It was observed that many porters were not wearing their sunglasses appropriately. They were seen hanging around their necks or sitting on top of their heads when they were most needed, such as glacier crossing during the middle of the day. It is worth remembering for the next Medex expedition that it is not enough just to issue sunglasses to porter and climbing staff but they also need to be instructed in their correct use, with suitable encouragement where necessary. Sunglasses prevent snow blindness, they are not just a fashion accessory to keep the hair out of your eyes !

Click Here to return to Table of Contents

Pharmaceutical report

Letter of thanks for the recipient of our donated drugs

Dear Friends
Thank you very much for such a good, practical and plentiful gift of medicines and sundries to Camps. Very much appreciated. We received them just before leaving for Rukum which is in the mid western region of Nepal, accessible by ‘plane once a week – if you manage to get a seat on it!! Unfortunately, our two Nepali friends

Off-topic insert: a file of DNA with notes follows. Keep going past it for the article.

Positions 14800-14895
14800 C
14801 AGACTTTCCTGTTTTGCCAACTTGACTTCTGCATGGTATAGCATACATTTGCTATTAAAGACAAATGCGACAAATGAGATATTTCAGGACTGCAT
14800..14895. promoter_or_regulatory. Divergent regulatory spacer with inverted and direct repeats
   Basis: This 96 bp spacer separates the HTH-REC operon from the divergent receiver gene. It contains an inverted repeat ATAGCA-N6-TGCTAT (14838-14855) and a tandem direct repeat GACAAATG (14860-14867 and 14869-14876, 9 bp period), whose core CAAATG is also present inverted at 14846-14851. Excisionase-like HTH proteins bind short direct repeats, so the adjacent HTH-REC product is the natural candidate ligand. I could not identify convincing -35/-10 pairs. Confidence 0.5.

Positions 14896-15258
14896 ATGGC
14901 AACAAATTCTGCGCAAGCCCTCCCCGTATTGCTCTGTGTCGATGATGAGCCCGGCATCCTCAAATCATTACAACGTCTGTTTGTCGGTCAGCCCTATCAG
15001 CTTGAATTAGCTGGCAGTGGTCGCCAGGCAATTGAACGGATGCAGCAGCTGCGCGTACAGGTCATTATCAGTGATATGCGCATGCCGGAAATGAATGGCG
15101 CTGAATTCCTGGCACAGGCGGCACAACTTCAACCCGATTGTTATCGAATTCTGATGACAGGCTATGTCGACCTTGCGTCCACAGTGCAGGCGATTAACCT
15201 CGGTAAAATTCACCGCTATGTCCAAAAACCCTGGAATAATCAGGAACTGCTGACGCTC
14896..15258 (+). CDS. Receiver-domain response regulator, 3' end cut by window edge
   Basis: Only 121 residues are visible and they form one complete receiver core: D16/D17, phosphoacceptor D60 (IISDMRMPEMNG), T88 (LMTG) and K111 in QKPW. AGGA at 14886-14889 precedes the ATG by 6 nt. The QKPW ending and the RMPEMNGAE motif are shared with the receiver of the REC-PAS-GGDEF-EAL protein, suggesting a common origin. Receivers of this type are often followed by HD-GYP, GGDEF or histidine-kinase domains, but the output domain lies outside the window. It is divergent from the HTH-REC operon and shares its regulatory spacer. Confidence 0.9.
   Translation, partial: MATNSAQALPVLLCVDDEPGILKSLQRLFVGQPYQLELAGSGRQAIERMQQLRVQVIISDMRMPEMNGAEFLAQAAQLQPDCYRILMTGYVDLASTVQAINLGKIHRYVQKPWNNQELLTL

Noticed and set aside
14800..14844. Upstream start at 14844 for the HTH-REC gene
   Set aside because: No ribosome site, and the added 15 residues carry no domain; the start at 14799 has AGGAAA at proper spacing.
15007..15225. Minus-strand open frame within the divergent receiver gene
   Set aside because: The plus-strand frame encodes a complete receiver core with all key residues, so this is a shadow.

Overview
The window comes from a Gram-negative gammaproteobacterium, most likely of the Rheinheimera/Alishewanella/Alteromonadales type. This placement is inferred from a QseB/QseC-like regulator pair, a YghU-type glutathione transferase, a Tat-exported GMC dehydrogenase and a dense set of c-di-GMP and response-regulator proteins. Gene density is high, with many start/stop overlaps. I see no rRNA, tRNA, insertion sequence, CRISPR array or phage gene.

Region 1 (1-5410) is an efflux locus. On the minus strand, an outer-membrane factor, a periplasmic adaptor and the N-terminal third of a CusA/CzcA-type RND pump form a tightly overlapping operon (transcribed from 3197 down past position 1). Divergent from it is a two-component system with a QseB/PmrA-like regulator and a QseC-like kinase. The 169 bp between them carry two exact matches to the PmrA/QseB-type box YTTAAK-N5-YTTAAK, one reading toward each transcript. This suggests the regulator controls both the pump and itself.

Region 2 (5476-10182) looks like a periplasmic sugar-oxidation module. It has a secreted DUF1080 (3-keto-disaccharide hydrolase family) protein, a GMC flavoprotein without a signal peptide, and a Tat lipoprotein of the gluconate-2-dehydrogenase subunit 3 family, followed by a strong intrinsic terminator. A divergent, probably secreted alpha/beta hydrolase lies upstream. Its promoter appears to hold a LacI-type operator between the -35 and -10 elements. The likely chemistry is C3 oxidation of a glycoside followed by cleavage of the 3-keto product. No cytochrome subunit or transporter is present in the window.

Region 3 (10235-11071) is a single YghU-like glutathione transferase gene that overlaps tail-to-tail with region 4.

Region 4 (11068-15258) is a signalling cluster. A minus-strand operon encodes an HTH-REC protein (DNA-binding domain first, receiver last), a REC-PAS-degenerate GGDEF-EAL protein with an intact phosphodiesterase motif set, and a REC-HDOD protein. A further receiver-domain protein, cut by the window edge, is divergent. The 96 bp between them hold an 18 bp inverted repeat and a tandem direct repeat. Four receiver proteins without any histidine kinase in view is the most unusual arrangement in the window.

had to walk 10 hours to the road end with porters carrying luggage. I know walking 10 hours is nothing to you folks!! We were able to use the Paracetamol and antibiotics without any trouble. Although we were there for cleft lips, palates and burn contractures, our surgeon had to operate on a patient with a bowel perforation. The patient had been operated on three times before so he now has a jejunostomy which we will close when we return in October. He benefited from the cephalosporins you left. The small packs of saline were excellent for the little children who had their lips and palates done. What more can I say? I don’t remember receiving such a useful gift of medicines before. Again, with many thanks and please feel free to off-load any other
medicines you may not need in the future.
Yours sincerely
Ellen Findlay